But her prepa­ra­tion turned into a “dis­as­ter” when coach Scott Volk­ers gave her a headache tablet which – un­be­knownst to Ri­ley – con­tained the sub­stance dex­tro­propoxyphe­ne, a nar­cotic anal­gesic banned by the In­ter­na­tional Olympic Com­mit­tee. Ri­ley ul­ti­mately only re­ceived a warn­ing, but a me­dia storm en­sued.

She braved the tor­rent of spec­u­la­tion with a stoic ex­te­rior but, pri­vately, was liv­ing a night­mare.

For the first time, Ri­ley re­veals to Stel­lar that she had re­cur­ring night­mares dur­ing that time of crowds throw­ing things at her on the pool deck and call­ing her a drug cheat. When out in pub­lic, pho­tog­ra­phers shad­owed her ev­ery move.

“I was a big deal… for all the wrong rea­sons,” she says. “I pre­tended I dealt with that fine, but I didn’t. I had a lot of in­ner demons that haunted me in the whole lead up [to the At­lanta Olympics]. I would push it aside.

“I be­lieve most peo­ple in Aus­tralia don’t think I was a drug cheat. But it was an un­for­tu­nate thing to go through pub­licly”

Now there would be [sports psy­chol­o­gists] to talk to, but not back then.”

While Ri­ley was cleared of any wrong­do­ing, she still lives with the con­se­quences of that “un­lucky” de­ci­sion. “It’s a bit of a black cross against me,” she says.

“I would say that most peo­ple in Aus­tralia wouldn’t think I was a drug cheat. I do be­lieve that, [but it] was an un­for­tu­nate thing to go through pub­licly.”

De­spite the chaos, Ri­ley still claimed an Olympic bronze medal in the 100m breast­stroke, as well as a sil­ver medal in the 4 x 100m med­ley re­lay. At the end of the com­pe­ti­tion she was floored by a mi­graine from the hellish build up.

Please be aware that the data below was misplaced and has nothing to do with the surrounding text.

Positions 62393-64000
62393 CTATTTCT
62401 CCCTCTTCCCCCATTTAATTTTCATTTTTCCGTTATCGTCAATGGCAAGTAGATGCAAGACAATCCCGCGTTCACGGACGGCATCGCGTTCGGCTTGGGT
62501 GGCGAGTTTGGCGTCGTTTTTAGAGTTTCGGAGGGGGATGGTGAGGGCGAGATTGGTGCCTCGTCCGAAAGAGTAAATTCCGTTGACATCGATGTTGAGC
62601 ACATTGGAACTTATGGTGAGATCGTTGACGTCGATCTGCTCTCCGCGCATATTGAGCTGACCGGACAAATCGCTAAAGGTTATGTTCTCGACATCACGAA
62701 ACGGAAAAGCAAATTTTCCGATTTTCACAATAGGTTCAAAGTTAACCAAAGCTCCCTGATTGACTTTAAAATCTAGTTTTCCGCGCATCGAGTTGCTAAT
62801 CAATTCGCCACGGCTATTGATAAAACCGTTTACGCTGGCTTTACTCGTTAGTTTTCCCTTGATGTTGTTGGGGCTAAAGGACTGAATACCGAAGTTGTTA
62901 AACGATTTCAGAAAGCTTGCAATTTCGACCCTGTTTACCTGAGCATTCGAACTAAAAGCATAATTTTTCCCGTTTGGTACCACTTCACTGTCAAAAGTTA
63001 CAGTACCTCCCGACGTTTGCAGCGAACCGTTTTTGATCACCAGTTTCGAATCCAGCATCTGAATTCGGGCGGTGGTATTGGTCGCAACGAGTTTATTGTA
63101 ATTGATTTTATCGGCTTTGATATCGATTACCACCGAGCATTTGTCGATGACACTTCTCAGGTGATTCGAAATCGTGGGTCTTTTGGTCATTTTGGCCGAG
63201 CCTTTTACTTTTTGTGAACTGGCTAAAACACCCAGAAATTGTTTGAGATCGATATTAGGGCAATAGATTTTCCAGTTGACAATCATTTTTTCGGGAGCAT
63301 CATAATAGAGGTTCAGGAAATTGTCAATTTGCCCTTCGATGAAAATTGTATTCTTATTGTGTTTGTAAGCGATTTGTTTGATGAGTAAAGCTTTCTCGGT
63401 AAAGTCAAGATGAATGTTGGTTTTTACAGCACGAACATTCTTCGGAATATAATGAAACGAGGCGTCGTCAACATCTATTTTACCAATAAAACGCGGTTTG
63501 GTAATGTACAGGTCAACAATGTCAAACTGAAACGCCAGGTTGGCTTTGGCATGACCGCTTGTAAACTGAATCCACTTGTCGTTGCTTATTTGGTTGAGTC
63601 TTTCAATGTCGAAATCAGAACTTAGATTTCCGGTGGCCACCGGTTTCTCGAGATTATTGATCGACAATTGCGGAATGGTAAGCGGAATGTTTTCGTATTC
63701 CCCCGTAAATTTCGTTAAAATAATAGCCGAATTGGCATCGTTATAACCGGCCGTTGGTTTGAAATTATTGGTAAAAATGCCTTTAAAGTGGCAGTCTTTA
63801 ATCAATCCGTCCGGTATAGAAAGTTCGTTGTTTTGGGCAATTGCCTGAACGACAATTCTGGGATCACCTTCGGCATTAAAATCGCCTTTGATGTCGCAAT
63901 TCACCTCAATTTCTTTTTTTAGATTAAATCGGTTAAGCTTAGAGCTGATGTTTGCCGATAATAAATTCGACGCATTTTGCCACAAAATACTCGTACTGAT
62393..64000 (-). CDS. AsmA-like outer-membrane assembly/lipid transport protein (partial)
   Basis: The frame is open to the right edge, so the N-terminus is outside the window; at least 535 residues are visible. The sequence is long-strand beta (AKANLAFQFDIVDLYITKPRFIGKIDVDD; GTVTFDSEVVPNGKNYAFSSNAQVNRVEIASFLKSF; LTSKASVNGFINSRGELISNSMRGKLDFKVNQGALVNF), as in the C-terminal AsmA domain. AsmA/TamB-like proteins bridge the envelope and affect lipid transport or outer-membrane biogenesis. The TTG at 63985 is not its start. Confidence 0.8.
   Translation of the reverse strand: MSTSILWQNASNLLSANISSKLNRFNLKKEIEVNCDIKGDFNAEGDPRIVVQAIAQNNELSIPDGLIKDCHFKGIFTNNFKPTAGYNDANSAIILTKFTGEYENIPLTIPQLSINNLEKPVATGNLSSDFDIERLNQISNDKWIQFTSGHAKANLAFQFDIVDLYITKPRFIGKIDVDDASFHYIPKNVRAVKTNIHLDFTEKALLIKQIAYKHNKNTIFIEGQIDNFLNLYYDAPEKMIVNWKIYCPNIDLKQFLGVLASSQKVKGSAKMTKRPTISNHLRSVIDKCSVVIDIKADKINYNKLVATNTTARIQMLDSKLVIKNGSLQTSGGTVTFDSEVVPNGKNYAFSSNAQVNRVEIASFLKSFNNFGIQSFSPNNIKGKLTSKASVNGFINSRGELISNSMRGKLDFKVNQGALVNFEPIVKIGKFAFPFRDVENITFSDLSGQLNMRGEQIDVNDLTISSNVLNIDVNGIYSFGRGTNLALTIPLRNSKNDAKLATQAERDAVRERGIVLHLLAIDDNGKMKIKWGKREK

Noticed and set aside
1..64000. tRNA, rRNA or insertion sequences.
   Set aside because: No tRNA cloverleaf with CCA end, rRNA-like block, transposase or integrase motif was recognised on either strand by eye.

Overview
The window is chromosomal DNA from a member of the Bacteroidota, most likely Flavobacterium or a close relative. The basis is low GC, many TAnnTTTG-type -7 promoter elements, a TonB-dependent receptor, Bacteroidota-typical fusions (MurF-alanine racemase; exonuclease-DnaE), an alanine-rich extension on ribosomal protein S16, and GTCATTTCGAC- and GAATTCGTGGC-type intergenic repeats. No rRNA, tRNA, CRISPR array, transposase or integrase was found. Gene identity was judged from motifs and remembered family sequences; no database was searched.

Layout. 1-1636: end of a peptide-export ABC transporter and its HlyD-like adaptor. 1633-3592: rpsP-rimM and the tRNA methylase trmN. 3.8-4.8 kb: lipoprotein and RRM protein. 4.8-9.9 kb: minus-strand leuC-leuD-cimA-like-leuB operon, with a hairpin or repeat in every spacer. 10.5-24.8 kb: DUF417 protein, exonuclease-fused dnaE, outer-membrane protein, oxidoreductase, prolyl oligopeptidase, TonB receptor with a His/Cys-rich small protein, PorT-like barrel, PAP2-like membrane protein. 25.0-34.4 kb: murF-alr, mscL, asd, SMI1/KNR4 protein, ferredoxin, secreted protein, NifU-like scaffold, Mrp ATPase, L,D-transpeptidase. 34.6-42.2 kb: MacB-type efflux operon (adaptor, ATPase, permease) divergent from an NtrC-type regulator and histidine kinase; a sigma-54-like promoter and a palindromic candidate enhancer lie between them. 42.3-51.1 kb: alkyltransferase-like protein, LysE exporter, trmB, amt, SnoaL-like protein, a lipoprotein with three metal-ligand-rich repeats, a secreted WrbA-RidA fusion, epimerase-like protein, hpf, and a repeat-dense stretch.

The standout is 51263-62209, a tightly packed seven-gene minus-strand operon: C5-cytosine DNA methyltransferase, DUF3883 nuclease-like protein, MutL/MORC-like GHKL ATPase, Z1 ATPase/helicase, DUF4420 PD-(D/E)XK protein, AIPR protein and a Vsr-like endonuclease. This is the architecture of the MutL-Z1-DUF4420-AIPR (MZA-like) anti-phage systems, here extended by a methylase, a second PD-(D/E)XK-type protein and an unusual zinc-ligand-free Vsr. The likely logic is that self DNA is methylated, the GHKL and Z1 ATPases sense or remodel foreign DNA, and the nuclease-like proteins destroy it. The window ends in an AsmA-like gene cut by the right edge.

“I came away with an Olympic sil­ver and a bronze, but it was a mas­sive dis­ap­point­ment. It’s not what I had gone there to achieve,” Ri­ley says. “It wasn’t what I wanted. I was ca­pa­ble of so much more.

“It’s my one re­gret. Yes, it is a re­gret, but one I have also put in per­spec­tive. I think how proud I am of my own chil­dren’s achieve­ments so far and how proud I would be if this was them. When you are liv­ing and breath­ing high-level sport, it seems nor­mal to be dis­ap­pointed in any­thing but gold.”

Ri­ley suf­fered sim­i­lar set­backs in the lead up to Syd­ney 2000.A kid­ney in­fec­tion plagued her prepa­ra­tion and a 14-year-old prodigy by the name of Leisel Jones nudged her out of the team. She left the pool in tears and sub­se­quently re­tired.

For the Games, Ri­ley was given the plum job of be­ing a TV com­men­ta­tor and lived the “high life” – at­tend­ing yacht par­ties on Syd­ney Har­bour and scor­ing tick­ets to the best seats in the house to watch other Aus­tralian ath­letes com­pete. “But it wasn’t where I wanted to be,” she says. “The Syd­ney Olympics – it wasn’t a high­light.”

THERE ARE NO pho­to­graphs of Ri­ley’s glo­ri­ous swim­ming ca­reer in her fam­ily home on the Gold Coast – just two Olympic Torches, which she trea­sures. “There’s no sign of my swim­ming life, there’s no shrine,” Ri­ley laughs.

Like many elite ath­letes, she ad­mits she strug­gled to move on af­ter call­ing it quits, but moth­er­hood helped her in the times she felt stuck in the past.

“That [Olympic] dis­ap­point­ment is some­thing I will carry with me for­ever; but I do know my life is great now. I feel re­ally lucky to live in a beau­ti­ful place, have a great fam­ily life, have suc­cess­ful busi­nesses… I am grate­ful for it all.”

As well as the busi­nesses, Ri­ley’s three sons oc­cupy most of her time now. “Sam is amaz­ing,” says Fy­dler. “Be­tween run­ning be­tween the pools and gyms, her own train­ing and her new role at the Gold Coast Suns [Ri­ley is on the board], she still man­ages to look af­ter four boys. Me be­ing the fourth.” Their house­hold is an en­er­getic one. Ri­ley jokes she is used to be­ing spear tack­led into the couch by one of her sons daily (“I don’t mind it, at least it is on to a soft land­ing”), as well as the con­stant wrestling matches in the house. “They are like lion cubs,” she says. “They are lovely chil­dren and good com­pany.”